But wait, there’s more. The great thing about my Chorz Fitness System is that it’s unlimited. Once you’re breezing through Barn Chorz and you want more, you can add on exercise modules like Fence Building, Gardening, and Keeping Up Old Farmhouse. You’ll have enough exercise for a lifetime of fitness.

  • Contests

    OMEGA FIELDS is proud to announce its newest contest for 2015 -  A MONTHLY PRODUCT GIVEAWAY!
    Each month enter for your chance to win free, stabilized, ground flaxseed supplements for your horses, dogs, chickens, or goats!
    Each contest will run for the extention length of each month.  Two winners will be be randomly chosen at the end of each month and will be contacted via email.  *Product winners will be announced via our monthly Health-E-Newsletter and social media platforms.  Winners will pick between receiving a product for their horses, dogs, chickens, or goats.
    *Permission must be granted by winners to use their names in our contest winner announcements via all social media platforms.


    Contest Terms and Conditions
    Entries close Midnight CST at the end of each month of 2013.  24 total winners (2 per month)
    Winner’s will be notified via email at the beginning of each following month.  Permisssion must be granted by winners to use their names in our contest winner annoucements via all social media platforms.
    The winner will be selected using an approved, random selection generator and no correspondence will be entered into.
    The competition is open to all US citizens.
    Entry into this competition constitutes acceptance of these terms and conditions.
    If the prize is not claimed within 3 months of the prize-winner being notified, the winner forfeits the prize.
    7. No purchase necessary.
    8. One entry allowed per contest month
  • What Dogs Have Taught Me about Life, Love, and Myself

    Written By Jenny Pavlovic

    One of the best ways to get to know me is through the dogs in my life, so I decided to introduce myself through my relationships with them.
    Katrina rescue dog Kate taught me that an old, lost, beaten down girl who survived a Louisiana hurricane and flood and was displaced halfway across the country could adapt. It wasn’t easy–everything was different–but she carried on. She taught me that starting over when you’re perhaps past the prime of your life isn’t easy, but you can do it, and you can do it with dignity and heart. She reminded me how important it is to socialize puppies and expose them to all kinds of different experiences when they’re young. A dog who hasn’t had those experiences has a much harder time with new things as an adult.
    KateAfter Hurricane Katrina, I had to ask Kate for help and she led me to many new friends. She showed me that friends from all over the country and even the world will come forward to help when I need them. She also took me to new intuitive and spiritual depths and introduced me to animal communication in a way that I hadn’t known before.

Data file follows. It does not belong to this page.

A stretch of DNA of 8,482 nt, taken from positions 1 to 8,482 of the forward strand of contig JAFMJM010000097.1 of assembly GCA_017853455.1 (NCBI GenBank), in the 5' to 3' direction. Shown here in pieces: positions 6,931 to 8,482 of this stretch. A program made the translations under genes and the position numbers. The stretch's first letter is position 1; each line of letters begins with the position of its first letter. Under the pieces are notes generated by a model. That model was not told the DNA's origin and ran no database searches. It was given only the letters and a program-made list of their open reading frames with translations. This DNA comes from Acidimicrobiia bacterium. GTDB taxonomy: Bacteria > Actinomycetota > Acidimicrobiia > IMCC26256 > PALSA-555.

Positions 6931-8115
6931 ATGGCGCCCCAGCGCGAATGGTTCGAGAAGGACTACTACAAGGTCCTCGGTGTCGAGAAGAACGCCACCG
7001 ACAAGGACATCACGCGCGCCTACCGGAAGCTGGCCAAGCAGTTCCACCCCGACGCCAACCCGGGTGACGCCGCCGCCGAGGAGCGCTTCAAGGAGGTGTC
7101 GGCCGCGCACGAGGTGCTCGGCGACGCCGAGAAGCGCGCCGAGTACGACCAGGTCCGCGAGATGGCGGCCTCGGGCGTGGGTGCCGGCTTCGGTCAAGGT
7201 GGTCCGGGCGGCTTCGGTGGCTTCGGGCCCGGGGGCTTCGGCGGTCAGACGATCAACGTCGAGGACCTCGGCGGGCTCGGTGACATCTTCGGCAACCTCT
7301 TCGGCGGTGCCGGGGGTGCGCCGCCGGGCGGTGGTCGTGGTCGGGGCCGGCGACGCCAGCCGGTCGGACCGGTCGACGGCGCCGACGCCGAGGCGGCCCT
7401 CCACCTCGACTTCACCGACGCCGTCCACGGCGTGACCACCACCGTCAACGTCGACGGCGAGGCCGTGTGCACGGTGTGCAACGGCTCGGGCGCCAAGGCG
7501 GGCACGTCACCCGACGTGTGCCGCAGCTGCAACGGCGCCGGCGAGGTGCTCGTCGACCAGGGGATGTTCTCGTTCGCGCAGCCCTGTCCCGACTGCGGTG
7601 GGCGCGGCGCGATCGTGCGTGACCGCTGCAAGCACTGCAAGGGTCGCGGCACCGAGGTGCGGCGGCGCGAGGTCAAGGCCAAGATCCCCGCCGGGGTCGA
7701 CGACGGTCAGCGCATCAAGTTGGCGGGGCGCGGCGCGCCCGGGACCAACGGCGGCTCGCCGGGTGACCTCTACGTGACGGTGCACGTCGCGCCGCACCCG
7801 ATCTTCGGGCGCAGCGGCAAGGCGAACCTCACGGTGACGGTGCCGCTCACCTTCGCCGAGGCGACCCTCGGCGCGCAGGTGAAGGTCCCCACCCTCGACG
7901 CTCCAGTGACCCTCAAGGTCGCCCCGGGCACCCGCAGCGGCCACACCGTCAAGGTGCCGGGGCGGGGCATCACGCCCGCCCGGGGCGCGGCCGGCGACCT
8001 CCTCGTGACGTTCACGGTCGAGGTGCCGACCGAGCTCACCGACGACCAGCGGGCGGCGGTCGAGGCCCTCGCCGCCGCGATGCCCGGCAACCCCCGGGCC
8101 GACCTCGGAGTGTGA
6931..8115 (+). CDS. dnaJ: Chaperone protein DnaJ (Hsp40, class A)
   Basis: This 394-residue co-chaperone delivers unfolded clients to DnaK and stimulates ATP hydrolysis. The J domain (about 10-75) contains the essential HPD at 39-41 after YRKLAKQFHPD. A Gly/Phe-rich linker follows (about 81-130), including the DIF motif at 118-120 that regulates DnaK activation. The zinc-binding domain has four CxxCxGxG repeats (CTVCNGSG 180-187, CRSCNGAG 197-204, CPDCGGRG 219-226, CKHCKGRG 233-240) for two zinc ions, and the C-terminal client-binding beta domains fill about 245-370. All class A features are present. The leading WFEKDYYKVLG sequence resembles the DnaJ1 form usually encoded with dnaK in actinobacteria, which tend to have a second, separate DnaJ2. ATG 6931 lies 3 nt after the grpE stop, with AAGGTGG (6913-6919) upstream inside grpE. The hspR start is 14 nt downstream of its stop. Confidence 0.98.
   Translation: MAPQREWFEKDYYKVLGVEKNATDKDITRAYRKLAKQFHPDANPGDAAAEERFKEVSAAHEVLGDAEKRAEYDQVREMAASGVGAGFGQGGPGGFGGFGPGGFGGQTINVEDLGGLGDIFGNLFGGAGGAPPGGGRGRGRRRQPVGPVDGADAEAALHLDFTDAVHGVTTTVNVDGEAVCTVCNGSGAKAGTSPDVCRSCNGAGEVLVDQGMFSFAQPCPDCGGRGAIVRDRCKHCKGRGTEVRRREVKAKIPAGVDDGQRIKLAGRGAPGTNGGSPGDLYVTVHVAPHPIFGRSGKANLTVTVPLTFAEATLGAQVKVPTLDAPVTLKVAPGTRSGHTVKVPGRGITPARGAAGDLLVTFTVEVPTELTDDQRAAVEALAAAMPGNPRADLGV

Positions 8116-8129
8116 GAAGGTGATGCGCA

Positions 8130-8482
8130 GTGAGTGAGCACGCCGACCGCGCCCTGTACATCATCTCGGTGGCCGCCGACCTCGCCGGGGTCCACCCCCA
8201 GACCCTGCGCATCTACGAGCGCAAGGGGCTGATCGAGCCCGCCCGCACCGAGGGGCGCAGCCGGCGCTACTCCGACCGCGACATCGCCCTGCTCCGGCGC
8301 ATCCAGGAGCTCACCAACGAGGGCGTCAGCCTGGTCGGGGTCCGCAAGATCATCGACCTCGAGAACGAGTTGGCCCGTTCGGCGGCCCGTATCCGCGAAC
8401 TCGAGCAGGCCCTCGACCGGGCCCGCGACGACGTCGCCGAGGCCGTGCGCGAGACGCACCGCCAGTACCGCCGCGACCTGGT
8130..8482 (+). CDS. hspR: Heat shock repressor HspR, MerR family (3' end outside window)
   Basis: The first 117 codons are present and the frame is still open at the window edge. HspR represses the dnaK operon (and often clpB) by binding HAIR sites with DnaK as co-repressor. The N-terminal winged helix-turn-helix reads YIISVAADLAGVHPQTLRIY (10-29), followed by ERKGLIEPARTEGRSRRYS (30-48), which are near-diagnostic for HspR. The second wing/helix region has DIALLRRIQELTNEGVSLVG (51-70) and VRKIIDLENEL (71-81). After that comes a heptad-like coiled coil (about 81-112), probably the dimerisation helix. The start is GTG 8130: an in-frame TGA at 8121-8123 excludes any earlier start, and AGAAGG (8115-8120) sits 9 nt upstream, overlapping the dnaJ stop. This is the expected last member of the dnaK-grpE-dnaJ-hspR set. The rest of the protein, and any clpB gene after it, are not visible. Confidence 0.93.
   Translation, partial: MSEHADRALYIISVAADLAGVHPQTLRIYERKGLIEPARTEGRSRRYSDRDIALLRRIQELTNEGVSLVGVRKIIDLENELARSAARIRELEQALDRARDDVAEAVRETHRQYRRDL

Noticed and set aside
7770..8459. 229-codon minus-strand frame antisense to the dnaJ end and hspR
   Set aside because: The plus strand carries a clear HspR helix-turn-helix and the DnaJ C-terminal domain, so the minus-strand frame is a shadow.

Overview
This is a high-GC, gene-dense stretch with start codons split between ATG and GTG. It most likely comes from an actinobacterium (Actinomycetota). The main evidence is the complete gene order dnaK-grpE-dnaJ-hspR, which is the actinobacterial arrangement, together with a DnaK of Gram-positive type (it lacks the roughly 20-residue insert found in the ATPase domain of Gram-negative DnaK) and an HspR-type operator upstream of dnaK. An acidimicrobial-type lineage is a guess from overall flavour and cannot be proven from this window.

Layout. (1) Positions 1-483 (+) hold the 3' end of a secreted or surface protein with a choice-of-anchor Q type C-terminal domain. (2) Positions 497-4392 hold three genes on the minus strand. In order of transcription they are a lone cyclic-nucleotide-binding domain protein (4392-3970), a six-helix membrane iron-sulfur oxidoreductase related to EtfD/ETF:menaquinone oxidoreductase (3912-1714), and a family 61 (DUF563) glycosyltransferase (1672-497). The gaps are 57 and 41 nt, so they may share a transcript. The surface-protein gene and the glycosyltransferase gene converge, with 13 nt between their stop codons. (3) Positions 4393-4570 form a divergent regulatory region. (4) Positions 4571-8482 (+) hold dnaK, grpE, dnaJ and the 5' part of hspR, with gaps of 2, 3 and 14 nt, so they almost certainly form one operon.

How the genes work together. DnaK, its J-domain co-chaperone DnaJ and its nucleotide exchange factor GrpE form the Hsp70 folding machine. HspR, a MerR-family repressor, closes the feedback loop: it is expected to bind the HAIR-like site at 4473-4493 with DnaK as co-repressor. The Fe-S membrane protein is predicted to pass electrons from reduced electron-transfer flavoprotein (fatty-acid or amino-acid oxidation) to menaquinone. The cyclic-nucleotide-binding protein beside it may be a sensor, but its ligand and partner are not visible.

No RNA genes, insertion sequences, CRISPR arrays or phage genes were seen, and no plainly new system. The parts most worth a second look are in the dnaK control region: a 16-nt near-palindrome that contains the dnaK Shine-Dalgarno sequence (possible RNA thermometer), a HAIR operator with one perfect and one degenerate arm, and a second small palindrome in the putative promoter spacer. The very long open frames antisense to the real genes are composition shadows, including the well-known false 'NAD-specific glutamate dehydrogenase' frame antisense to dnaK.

The only red heeler puppy for miles, Australian Cattle Dog Bandit, found me at the vet clinic, just minutes after my old red heeler mix Rusty had passed on. Bandit taught me that sometimes the best friends will find you when you least expect them to, and that paying attention to them is important. Jump on a good opportunity when you see it because life is too short and you may not get another chance. A 55 pound dog who can move a herd of cattle, Bandit showed me that attitude is everything. He also taught me to be a leader, because (bred to herd cattle) he is a ‘lead or get out of the way’ kind of guy. I had to step up to maintain order in our household!
    As a puppy, Bandit came with his own rubber chicken. I used to think that he waved the rubber chicken at me when I was trying to work because he wanted to play. But then I realized that he did it because he knew that I needed to play. He knows me so well. I call him my recreation director!
    Chase taught me that another man’s trash could be my treasure. My friend Sarah of Lost Fantasy Animal Rescue in Virginia (who I met in Louisiana caring for rescued animals after Hurricane Katrina) rescued Chase from a man who was going to shoot him for chasing sheep. Chase is the sweetest, handsomest, most sensitive dog who is so worried about making a mistake, because he knows that a mistake could have cost him his life. Chase trusts me now and we have learned to work together to herd sheep and ducks so he can express this wonderful talent without fearing for his life. He taught me that you can start over again and you can recover from abuse and violence to be who you were meant to be. Chase is a very loving dog who loves to meet people at book events and would probably like to be a greeter at Wal-Mart!
    Cayenne taught me that a dog who’s afraid of her own

    Jenny, Chase, Cayenne, and Bandit